nically diverse populations. The Ingenix site has access to some laboratory data in addition to claims data, and the HMO Research Network and the Kaiser Foundation Research Institute sites have access to electronic medical records. Study designs for the contracted studies often are presented to the Drug Safety and Risk Management Advisory Committee or involve other outside experts through the special government employee mechanism for review and comment as a form of scientific peer review.

The funding for the cooperative agreement program is severely limited and the program has always been small. In 1985, the funding level was $1.2 million; since then, resources have varied. Despite inflation in the interim, funding for FDA drug safety cooperative agreements reached a low of $900,000 in 2000 (personal communication, Gerald Dal Pan, FDA, March 30, 2006). In fiscal year (FY) 2006, funding for FDA drug safety contracts totals only $1.6 million, and it is scheduled to decrease to $900,000 in FY 2007. According to an ODS annual report, the contract program in 2004 supported five feasibility7 studies and three in-depth studies, but in FY 2006 the program will have sponsored feasibility studies for two drug safety questions and will not have sufficient funds to execute one high-priority in-depth study fully—on the cardiovascular risks posed by drugs prescribed for attention deficit hyperactivity disorder (ADHD) (IOM Staff Notes, 2005–2006). In contrast, a similar program funded by the Centers for Disease Control and Prevention (CDC) to study safety problems associated with vaccines, the Vaccine Safety Datalink (VSD), included data on more than 7 million people covered by eight managed-care organizations. CDC supported the VSD with $13 million and eight full-time staff persons in FY 2004 (Davis, 2004).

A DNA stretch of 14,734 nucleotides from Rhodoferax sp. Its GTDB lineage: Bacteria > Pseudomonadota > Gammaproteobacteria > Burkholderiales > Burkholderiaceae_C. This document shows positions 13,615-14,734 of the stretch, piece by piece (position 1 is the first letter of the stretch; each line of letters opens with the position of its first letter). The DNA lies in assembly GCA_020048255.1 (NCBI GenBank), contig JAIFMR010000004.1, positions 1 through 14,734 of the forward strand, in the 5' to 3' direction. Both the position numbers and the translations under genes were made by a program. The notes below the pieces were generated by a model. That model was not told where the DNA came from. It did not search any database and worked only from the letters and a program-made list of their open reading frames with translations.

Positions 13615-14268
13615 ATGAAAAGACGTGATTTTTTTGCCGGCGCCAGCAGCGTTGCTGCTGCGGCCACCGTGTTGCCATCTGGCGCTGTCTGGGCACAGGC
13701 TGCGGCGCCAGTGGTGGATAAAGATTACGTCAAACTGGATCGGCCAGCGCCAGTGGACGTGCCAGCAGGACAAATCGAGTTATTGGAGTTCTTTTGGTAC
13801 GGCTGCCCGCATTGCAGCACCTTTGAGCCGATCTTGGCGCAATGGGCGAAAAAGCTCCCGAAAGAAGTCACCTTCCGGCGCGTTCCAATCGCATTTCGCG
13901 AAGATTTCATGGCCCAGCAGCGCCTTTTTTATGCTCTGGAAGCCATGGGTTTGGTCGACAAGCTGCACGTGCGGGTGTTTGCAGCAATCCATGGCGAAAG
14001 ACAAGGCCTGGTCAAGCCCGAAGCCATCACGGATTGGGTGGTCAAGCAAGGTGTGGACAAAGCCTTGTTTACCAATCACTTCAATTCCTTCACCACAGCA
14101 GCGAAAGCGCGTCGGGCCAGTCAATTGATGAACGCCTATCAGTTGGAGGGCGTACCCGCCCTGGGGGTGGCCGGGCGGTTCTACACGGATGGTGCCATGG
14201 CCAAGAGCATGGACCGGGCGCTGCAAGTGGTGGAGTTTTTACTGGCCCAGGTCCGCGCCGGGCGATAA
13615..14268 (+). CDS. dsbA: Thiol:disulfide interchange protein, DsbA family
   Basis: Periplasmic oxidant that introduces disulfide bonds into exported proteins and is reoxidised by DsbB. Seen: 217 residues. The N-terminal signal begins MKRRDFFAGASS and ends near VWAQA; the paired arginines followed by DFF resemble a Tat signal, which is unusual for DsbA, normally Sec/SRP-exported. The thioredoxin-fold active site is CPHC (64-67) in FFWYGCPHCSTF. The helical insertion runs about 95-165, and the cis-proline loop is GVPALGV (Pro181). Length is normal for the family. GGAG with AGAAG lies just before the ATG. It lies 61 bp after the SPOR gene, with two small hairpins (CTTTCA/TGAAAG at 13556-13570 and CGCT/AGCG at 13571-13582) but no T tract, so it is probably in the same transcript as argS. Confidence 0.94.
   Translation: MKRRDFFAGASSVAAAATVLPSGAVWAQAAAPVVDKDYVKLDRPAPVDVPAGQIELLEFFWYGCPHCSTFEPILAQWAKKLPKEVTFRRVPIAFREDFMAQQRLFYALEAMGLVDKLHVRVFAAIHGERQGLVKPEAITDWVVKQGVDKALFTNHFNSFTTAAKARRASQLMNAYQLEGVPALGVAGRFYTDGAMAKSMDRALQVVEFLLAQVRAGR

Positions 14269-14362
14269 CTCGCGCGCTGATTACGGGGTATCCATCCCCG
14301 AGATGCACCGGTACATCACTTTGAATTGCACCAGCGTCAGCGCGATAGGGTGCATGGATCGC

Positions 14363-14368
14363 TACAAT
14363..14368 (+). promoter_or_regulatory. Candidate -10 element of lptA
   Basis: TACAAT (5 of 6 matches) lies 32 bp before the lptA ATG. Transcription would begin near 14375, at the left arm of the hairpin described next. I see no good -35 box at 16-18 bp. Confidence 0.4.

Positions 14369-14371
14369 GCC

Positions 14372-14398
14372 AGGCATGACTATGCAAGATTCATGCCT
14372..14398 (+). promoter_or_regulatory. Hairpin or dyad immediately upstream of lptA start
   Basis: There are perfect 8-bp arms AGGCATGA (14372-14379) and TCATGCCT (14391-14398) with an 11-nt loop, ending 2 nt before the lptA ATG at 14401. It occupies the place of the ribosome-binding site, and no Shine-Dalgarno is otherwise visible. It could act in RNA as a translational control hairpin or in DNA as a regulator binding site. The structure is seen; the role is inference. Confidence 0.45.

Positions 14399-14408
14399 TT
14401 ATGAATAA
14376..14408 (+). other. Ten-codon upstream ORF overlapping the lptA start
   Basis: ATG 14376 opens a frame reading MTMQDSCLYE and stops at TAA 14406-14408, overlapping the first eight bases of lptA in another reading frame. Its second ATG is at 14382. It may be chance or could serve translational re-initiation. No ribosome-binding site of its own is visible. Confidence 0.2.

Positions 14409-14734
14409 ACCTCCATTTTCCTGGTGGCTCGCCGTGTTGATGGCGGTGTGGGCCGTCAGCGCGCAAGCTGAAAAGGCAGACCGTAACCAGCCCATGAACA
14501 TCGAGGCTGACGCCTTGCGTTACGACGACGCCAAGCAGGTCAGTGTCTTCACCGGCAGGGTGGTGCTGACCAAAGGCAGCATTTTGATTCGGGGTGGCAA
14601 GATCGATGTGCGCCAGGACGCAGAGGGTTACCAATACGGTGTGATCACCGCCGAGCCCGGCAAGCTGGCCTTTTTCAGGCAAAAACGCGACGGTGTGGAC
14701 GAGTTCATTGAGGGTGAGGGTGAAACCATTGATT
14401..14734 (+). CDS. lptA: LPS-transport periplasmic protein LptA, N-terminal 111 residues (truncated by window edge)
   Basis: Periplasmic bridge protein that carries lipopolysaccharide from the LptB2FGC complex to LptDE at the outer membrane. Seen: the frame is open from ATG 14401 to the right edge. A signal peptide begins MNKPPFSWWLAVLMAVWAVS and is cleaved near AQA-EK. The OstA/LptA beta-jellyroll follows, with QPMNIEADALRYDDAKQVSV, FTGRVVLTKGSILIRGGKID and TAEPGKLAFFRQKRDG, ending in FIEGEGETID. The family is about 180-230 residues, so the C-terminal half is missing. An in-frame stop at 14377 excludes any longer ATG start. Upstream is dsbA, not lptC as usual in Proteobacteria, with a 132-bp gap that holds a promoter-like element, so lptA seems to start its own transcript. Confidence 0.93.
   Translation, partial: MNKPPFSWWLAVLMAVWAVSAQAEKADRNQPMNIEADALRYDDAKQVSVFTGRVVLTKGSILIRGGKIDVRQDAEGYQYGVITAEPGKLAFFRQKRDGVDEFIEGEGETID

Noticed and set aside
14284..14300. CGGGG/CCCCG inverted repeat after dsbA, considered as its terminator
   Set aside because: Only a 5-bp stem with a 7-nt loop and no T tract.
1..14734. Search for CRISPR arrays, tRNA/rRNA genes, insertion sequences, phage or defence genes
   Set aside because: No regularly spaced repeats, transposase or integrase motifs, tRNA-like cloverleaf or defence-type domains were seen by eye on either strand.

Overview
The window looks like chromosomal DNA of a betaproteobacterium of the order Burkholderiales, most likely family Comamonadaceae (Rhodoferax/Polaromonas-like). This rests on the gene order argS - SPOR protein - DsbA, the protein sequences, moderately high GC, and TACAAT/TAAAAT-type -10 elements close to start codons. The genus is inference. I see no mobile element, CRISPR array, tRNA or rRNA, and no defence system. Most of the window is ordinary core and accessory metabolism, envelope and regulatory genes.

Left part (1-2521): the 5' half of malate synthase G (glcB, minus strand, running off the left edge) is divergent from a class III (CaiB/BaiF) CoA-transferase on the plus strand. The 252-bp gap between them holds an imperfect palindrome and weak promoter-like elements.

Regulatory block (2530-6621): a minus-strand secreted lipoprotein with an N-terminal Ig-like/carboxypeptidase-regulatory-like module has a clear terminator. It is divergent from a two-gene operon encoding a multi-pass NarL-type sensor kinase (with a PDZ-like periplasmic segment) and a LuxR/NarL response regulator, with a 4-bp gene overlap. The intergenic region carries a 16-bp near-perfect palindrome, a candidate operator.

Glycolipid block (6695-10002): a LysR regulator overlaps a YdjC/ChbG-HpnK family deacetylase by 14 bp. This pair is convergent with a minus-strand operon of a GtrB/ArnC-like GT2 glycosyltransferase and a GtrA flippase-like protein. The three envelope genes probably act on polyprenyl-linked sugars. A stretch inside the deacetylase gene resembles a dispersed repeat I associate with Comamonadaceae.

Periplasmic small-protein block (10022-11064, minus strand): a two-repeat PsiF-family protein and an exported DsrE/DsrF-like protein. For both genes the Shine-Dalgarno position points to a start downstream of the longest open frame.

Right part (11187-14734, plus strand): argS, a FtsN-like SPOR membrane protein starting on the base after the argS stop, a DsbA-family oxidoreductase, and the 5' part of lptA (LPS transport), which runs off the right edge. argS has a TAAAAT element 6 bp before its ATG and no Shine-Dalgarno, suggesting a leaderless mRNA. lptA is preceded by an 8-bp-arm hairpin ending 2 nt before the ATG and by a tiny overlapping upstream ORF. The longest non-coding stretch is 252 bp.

FDA also works with the CERTs that have access to large healthcare databases, including the HMO Research Network and the Department of Veterans Affairs (VA). CDER has internal access to the General Practice Research Database (GPRD)8 and to proprietary databases9 that house extensive information on drug use. Access to the GPRD was expected to provide valuable information to CDER for drug safety purposes, but ODS/OSE has struggled to get sufficient computer resources and staff trained to use it. Four full-time safety evaluators now work with those databases, and two staff epidemiologists work part-time with them in their research.10 CDER staff presented their first findings from the GPRD at the 2006 summer meeting of the International Society of Pharmacoepidemiology.


A feasibility study involves preliminary assessments of whether a database contains sufficient exposures or outcomes in appropriate populations to answer the study question.


A computerized database of longitudinal medical records from primary care practices in the United Kingdom and a source of data for many epidemiologic studies around the world.


Verispan, LLC; IMS Health; and Premier.


Personal Communication, G. Dal Pan, FDA (ODS/OSE), 2006.

The National Academies | 500 Fifth St. N.W. | Washington, D.C. 20001
Copyright © National Academy of Sciences. All rights reserved.
Terms of Use and Privacy Statement